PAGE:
of giving some account of himself, M. Goldoni was influenced by another motive yet more forcible, viz. self-interest. Perceiving that several of his works were printed without his permission (a larceny admitting no redress in a country like İtaly, which is divided against itself,) the injured author, to put a stop (as far as he could) to future pillage, resolved to preface every subsequent volume with a detached morsel of his biography: which should serve the triple purpose of signmanual to the genuineness of the edition, as a preface, and also as a farther advance to the history of his whole life; and, as it appears to have been his intention to live writing, he conceived that his last comedy for the stage would contain

for its introduction nearly the last of its author's history. The dissipation of Paris; in which capital he passed his latter years, interrupted this scheme; and, contenting himself with translating from the Italian the part which was already finished, and making a few additions, he has furnished us with the present work.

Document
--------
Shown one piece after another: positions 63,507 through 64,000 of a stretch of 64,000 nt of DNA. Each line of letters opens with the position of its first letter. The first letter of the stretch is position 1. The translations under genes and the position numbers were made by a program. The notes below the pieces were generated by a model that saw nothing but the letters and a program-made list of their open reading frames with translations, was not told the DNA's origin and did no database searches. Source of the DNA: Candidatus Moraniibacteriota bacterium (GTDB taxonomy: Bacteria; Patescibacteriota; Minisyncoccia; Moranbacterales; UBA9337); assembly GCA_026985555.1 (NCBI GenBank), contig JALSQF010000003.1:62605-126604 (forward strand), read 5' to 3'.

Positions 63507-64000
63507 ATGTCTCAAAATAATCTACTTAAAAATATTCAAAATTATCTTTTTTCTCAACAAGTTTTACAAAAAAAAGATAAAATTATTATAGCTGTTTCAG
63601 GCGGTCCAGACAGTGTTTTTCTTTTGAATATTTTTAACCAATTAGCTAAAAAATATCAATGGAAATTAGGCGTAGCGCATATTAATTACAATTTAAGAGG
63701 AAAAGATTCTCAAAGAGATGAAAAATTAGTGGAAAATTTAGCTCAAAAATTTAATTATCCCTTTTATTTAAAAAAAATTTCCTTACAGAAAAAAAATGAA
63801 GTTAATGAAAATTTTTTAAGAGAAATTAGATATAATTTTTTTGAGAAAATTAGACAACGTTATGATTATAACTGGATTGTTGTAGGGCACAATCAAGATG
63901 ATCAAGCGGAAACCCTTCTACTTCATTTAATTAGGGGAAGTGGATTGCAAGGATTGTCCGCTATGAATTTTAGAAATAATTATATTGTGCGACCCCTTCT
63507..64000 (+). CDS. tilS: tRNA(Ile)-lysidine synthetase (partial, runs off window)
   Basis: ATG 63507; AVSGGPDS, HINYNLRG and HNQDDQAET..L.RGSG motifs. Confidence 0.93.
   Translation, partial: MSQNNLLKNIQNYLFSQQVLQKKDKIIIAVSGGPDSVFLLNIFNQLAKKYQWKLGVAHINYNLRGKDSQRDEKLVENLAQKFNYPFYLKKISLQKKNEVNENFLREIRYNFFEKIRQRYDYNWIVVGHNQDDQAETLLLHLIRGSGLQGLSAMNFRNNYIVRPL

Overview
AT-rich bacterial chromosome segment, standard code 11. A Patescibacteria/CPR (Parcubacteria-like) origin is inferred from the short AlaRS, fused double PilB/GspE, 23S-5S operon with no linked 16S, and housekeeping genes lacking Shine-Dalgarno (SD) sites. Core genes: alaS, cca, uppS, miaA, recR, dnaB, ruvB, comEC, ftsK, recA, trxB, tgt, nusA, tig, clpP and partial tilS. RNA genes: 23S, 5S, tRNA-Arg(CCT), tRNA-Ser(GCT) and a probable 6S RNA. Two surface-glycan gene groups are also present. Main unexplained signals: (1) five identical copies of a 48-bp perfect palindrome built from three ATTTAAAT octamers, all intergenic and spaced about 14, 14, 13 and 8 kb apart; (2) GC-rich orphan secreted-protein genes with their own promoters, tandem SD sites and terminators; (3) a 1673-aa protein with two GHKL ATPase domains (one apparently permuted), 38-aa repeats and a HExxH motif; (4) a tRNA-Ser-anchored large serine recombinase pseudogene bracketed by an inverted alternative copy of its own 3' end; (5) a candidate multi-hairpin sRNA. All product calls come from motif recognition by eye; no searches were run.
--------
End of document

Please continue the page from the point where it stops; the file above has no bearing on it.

Goldoni was born at Venice, as he tells us, in a grand and noble mansion, but his family was originally of Modena. His grandfather, Charles, consoled himself for the loss of his first wife by espousing a widow, one of whose daughters he consigned in marriage to his son. • My mother,' says the author, " was a pretty brunette: she was a little lame, but very inviting. His grandfather, devoted to a life of pleasure, hired a inagnificent country house, six leagues from Venice, where he excited the envy of all the neighbourhood by the splendour of his entertainments: but, being deprived of this house by the artifice of an envious man, he settled at Carrara, farmed all the possessions belonging to the prince at Venice, increased his expenses, represented comedies and operas at his own house, and attracted thither the best actors and most famous musicians of the day. Visiters also flocked from every quarter. "I was born,' says Goldoni, during all this bustle, and in this abundance; how could I despise the theatre? How could I dislike gayety?'— My mother,' (he continues, in the character of a comic writer, we suspect, rather than truly) · brought me forth almost without a pang, and she loved me for it the better. I did not announce my entrance into the world by cries, and this gentleness seemed to give presages of my pacific character, which from that hour have never been belied. I was the jewel of the house; my nurse declared that I had wit; my mother charged herself with my education, and my father with my amusement. He constructed a puppet-show: he directed the motions of the figures with his own hand, as